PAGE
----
Reviewing the book in the journal Southern Review, the critic Kenneth Fields, to explain its appeal, cited the somewhat mystical nature of the book and Mr. Momaday’s assertion that in Native tradition the word is sacred.

“The Indians,” he wrote, “took for their subject matter those elusive perceptions that resist formulation, never entirely apprehensible, but just beyond the ends of nerves.”

The Native American writer Sherman Alexie called Mr. Momaday “one of the primary foundations for all Native American literature” and credited his Pulitzer with bringing Native writing into the mainstream.

“Momaday was a multigenre writer — poetry, fiction, nonfiction — as were nearly all the Native writers of his era,” Mr. Alexie said in an email. “I write multigenre because Momaday made it seem like it was the thing that Native American writers do. Like it was a natural part of our identity.”

Kenneth Lincoln, in his comprehensive 1983 book “Native American Renaissance,” described Mr. Momaday’s work as “seminal.”

In a 1997 collection of essays, “The Man Made of Words,” Mr. Momaday offers several eloquent defenses of the oral tradition. In the essay “A Divine Blindness,” he delineated the long reach of writing and printing in human history, but added that “in America there is something else.” He called it “a continuum of language that goes back thousands of years before the printing press — back to the times of origin — an Indigenous expression, an utterance that proceeds from the very intelligence of the soil: the oral tradition.”

Mr. Momaday was also an artist. His book “In the Presence of the Sun: Stories and Poems, 1961-1991” included 60 drawings by the author. “But it is words Mr. Momaday is in love with,” the reviewer Barbara Bode wrote in The New York Times Book Review. She describes the book as “a refined brew of origins, journeys, dreams and the landscape of the deep continental interior.”

Mr. Momaday was born Navarre Scott Mammedaty in Lawton, Okla., on Feb. 27, 1934. He explained in “The Names: A Memoir” that Mammedaty, as a single appellation, was his grandfather’s name. It means “walking above” in Kiowa. During his grandfather’s lifetime, the Kiowa began to designate surnames. Mr. Momaday’s father, Alfred Morris Momaday, a full-blooded Kiowa, changed the name to Momaday “for reasons of his own,” the author wrote.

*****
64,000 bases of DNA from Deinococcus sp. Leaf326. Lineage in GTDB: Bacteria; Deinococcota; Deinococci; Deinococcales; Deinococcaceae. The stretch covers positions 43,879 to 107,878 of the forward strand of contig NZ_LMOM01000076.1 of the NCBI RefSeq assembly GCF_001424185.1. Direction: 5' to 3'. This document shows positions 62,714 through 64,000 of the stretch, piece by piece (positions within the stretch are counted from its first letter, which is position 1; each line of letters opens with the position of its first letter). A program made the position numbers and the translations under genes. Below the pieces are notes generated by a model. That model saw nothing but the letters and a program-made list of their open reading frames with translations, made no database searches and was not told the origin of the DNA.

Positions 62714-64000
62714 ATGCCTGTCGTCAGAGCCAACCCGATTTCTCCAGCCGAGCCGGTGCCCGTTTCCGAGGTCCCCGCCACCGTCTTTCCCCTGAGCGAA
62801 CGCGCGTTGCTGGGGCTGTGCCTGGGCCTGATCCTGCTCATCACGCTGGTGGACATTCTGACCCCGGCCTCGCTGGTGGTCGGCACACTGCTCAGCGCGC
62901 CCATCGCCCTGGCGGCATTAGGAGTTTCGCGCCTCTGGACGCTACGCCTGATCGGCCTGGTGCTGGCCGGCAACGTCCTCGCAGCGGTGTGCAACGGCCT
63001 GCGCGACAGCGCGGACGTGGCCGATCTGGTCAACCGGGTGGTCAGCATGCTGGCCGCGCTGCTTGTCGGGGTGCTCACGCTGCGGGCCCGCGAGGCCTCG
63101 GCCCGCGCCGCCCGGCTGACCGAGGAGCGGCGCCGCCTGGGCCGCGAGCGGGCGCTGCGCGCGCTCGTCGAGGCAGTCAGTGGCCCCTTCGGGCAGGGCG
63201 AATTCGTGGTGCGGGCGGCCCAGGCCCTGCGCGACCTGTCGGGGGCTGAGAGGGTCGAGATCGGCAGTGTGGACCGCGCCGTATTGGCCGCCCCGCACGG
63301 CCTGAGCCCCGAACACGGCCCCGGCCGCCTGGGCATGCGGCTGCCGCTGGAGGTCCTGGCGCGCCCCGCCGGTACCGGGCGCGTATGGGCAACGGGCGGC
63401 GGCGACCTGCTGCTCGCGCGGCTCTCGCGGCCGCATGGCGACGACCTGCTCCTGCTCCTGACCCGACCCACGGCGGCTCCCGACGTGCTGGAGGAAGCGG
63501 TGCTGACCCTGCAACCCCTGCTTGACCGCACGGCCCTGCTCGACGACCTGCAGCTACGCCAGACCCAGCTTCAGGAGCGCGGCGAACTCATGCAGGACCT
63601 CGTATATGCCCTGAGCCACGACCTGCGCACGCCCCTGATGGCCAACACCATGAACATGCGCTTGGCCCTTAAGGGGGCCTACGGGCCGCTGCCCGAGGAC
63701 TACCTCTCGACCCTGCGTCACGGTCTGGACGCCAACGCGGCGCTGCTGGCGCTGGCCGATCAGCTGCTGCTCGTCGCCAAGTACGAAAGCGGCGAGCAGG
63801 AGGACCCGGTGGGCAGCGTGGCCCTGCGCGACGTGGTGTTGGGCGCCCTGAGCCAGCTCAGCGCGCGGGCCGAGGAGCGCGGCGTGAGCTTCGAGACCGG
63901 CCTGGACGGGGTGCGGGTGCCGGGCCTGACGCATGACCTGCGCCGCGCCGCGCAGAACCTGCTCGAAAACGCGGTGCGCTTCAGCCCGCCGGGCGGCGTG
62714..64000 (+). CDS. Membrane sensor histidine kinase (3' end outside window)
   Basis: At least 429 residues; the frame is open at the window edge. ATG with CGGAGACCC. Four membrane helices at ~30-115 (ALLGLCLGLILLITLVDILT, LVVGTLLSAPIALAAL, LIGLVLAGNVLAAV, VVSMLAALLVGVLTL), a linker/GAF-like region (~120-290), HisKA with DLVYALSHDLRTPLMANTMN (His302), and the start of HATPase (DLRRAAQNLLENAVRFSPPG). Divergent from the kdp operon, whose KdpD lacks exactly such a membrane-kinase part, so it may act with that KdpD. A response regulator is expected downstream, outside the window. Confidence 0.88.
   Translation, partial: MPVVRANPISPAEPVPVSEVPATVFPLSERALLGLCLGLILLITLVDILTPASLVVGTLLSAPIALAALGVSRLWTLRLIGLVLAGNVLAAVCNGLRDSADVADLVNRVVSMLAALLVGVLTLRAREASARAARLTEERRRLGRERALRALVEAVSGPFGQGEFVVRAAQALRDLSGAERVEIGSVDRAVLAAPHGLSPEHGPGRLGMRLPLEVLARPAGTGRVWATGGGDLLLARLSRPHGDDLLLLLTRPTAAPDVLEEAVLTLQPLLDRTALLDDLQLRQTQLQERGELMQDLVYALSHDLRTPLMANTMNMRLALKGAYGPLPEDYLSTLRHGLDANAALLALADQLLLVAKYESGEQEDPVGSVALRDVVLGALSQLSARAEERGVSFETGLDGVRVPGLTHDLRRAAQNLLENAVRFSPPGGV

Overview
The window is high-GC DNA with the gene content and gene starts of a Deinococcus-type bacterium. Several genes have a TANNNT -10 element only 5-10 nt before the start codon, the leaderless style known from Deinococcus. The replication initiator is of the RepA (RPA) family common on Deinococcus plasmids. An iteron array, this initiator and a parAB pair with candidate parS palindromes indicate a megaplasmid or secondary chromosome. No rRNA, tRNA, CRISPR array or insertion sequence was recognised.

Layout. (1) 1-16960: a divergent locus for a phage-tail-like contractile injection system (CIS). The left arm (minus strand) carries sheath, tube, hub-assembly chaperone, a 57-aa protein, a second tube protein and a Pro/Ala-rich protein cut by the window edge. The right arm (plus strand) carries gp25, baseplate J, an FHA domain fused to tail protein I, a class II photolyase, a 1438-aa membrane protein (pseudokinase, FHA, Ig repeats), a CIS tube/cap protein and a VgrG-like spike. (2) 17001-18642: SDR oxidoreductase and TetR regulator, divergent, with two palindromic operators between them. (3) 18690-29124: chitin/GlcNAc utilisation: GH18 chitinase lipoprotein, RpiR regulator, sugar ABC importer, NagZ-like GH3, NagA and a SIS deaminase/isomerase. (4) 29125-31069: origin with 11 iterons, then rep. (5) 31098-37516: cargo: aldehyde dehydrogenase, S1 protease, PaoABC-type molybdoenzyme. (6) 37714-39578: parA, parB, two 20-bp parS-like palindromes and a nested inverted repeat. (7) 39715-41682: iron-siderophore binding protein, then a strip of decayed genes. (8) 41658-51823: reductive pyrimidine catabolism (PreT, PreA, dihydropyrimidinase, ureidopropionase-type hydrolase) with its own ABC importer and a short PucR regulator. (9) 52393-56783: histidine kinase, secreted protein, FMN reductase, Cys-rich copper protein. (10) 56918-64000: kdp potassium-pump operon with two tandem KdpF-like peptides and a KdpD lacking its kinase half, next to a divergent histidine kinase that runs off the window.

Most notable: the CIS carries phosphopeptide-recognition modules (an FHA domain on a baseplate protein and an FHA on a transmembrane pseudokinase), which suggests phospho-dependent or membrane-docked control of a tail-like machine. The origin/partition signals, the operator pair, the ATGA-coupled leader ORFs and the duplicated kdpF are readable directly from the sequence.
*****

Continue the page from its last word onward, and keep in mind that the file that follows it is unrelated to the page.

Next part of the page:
The father was an artist and teacher who contributed illustrations to “The Way to Rainy Mountain.” Mr. Momaday’s mother, Mayme Natachee Scott Momaday, also a teacher, was descended from early American pioneers as well as a Cherokee great-grandmother. The author was originally raised among Kiowa relatives on a family farm in Oklahoma; his parents later found work at the Jemez Pueblo in New Mexico, where he spent part of his childhood.

Mr. Momaday attended the University of New Mexico and graduated in 1958 with a degree in political science. He earned a master’s degree and a doctorate in English from Stanford University under the mentorship of the literary theorist and critic Yvor Winters. He went on to teach English at the University of California at Santa Barbara, Berkeley and Stanford, and taught English and comparative literature at the University of Arizona, Tucson.

Mr. Momaday’s marriages to Gaye Mangold and Regina B. Heitzer-Momaday ended in divorce. His third marriage, to Barbara Gregg Glenn Momaday, ended with her death in 2008. He is survived by two daughters from his first marriage, Jill Momaday and Brit Momaday-Leight; a daughter from his second marriage, Lore Denny; eight grandchildren; and one great-granddaughter. Another daughter from his first marriage, Cael Momaday, died in 2017.

Mr. Momaday’s work was sometimes criticized for being repetitive, but he said that was intentional.

“I’ve written several books, but to me they are all part of the same story,” he wrote. “And I like to repeat myself, if you will, from book to book, in the way that Faulkner did — in an even more obvious way, perhaps. My purpose is to carry on what was begun a long time ago; there’s no end to it that I see.”

Alex Traub contributed reporting.